I thought about all of this a lot this summer as I drove around town listening to the radio with a baby in my backseat. I say “driving” but only about half our time in the car was actually spent in motion; the other half was spent idling in the driveway while the baby finished one of her trademark thirty-minute naps, which inevitably commenced on the way back from whatever air-conditioned-but-not-our-house locale we’d gone out to visit. On a few beautiful occasions, I sat in silence and read the book I’d had the foresight to bring along, but mostly I just zoned out and listened to 99x, the local alt-rock station from the 90s and early 2000s that relaunched this year. By the time I was living and driving around Atlanta I was firmly in my iPod era, so I have no memory of the station’s original incarnation, which went off the air in 2008. But something about its return this year has felt very personal. I feel like a target audience, and therefore like a sucker for being so into it, but also: My back hurts! My knees make weird noises! The middle school fashions I never figured out how to pull off are back at Target! I’ve been simmering in secondhand middle-aged nostalgia all my life! Let me have this!!!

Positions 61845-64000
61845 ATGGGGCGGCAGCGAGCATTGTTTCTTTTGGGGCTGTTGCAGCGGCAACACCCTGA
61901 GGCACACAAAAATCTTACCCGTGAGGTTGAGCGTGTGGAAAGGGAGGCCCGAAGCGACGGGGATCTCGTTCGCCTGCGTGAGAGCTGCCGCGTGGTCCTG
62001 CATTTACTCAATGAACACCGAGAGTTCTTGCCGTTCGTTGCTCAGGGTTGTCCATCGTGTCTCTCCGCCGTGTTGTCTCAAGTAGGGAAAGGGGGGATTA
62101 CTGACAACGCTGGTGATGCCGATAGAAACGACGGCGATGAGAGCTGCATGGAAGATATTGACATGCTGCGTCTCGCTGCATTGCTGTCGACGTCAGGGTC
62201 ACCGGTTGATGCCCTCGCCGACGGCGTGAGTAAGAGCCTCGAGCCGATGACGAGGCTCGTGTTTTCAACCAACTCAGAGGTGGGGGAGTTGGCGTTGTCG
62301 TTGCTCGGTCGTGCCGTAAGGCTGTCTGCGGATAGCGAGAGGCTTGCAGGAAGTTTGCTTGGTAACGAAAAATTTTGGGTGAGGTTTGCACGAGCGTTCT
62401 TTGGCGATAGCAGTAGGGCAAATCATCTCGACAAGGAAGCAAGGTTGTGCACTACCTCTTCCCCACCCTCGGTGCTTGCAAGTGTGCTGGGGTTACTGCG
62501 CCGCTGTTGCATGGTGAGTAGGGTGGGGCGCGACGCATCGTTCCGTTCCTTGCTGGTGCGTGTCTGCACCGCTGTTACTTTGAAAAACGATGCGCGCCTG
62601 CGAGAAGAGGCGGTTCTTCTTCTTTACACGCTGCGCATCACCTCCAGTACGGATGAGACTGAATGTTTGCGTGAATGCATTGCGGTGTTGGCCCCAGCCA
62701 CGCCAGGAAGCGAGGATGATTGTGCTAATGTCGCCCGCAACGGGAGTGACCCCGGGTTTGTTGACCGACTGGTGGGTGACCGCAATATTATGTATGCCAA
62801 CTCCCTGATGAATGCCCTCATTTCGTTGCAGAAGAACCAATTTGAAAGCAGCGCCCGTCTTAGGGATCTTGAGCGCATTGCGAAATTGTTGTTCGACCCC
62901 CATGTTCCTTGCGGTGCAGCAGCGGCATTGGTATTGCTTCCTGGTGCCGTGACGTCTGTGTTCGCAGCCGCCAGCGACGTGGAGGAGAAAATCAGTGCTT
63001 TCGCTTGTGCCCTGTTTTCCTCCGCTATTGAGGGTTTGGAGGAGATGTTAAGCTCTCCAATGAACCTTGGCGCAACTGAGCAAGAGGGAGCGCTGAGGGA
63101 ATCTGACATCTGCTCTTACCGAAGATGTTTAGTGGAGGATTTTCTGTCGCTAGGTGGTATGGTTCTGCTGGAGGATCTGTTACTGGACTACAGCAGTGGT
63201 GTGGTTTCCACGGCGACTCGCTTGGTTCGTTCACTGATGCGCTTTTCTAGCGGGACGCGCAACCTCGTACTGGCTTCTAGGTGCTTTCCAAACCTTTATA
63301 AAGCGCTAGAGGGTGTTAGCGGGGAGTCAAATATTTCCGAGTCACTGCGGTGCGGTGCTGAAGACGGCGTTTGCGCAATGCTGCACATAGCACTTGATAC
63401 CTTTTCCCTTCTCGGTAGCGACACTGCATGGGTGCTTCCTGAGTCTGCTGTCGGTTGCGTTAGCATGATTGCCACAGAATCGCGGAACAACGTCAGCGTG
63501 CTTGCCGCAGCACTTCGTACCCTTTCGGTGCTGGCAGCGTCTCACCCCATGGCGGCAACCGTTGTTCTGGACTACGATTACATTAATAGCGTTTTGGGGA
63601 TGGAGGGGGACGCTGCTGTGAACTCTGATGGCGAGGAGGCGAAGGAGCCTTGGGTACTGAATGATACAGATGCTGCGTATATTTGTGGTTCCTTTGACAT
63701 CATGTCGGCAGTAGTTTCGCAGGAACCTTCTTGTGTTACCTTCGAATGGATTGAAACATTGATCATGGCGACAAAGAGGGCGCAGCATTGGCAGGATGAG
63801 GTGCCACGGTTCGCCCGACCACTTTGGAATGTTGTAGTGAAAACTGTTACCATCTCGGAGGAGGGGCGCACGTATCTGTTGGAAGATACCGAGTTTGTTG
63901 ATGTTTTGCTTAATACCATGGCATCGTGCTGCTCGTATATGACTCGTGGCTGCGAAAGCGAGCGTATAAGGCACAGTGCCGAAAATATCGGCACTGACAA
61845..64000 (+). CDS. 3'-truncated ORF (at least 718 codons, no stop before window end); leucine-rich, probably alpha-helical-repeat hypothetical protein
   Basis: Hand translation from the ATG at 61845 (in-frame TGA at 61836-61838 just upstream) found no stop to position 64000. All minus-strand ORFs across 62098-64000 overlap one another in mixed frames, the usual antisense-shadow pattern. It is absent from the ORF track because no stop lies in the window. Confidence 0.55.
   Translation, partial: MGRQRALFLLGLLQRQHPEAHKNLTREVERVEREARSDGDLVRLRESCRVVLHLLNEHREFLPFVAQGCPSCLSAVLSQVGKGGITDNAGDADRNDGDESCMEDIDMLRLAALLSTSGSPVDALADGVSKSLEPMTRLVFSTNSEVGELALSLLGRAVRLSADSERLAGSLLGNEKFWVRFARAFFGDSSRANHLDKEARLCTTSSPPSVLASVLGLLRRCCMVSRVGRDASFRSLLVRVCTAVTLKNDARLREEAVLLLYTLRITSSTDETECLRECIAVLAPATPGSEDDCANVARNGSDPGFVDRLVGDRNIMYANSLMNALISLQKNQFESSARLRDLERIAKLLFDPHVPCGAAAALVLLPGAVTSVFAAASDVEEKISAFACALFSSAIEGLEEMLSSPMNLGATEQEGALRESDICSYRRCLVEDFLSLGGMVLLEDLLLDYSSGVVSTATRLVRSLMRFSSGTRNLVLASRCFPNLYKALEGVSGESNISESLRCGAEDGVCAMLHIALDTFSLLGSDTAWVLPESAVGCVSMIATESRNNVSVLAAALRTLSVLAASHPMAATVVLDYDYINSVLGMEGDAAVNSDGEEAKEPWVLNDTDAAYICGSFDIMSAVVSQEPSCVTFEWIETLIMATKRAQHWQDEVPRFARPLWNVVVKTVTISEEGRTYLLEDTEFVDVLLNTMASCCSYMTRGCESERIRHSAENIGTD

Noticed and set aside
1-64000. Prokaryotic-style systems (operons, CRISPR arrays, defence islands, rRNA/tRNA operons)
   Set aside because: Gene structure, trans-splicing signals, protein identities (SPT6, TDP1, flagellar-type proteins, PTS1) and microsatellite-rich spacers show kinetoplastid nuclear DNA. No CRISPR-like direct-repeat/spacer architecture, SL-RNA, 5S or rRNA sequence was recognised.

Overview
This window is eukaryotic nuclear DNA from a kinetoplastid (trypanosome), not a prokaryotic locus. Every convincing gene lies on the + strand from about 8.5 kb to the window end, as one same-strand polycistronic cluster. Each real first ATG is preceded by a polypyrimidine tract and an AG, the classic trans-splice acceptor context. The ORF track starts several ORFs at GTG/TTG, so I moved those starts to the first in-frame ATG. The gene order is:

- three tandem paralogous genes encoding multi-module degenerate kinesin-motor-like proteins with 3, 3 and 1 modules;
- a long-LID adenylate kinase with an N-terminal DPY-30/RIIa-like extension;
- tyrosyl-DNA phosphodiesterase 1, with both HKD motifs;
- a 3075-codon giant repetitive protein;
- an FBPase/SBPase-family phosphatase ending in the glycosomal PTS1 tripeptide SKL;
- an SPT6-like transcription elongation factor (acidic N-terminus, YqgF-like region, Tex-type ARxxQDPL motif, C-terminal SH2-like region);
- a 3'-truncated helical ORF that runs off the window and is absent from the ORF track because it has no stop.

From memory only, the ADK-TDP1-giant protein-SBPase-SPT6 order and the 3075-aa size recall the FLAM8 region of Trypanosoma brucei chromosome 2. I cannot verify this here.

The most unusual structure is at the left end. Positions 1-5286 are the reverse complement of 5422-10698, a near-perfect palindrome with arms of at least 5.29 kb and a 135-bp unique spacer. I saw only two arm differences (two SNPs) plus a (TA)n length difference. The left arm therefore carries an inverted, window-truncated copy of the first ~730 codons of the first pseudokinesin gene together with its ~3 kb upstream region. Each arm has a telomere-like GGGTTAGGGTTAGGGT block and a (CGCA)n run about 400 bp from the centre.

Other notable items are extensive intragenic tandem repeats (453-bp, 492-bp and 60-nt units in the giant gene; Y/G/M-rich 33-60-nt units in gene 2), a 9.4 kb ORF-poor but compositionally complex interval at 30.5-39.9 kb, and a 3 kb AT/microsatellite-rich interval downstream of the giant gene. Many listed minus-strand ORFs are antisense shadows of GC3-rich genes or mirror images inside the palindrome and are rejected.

So I sit there, a geriatric millennial mom nap-trapped in my driveway, and they play Beck and Dead Milkmen and Spacehog, and I say, “Oh, I loved this one,” and they play Linkin Park and Alien Ant Farm and The Offspring and I say, “Oh, I hated this one!” Like everything, I wonder what the baby will make of it. Maybe 99x will be her GT-108: a sonic portal into her mother’s mysterious youth, a weird pillar of her own. Maybe she’ll fixate on the phrase “alt-rock” to the point that she has no choice but to become a music journalist and only when she burns out hard will she have any hope of loving music the way she did when she was a kid. Maybe the station will disappear again before she’s old enough to care. For now she just snores away, oblivious, until she wakes up blinking and bemused, unsure who or what she is and how the hell she got here.
Thanks for reading Vanitas, a newsletter about life, death, and other dumb stuff. If you’d like, follow me on Instagram: @by_rachaelmaddux.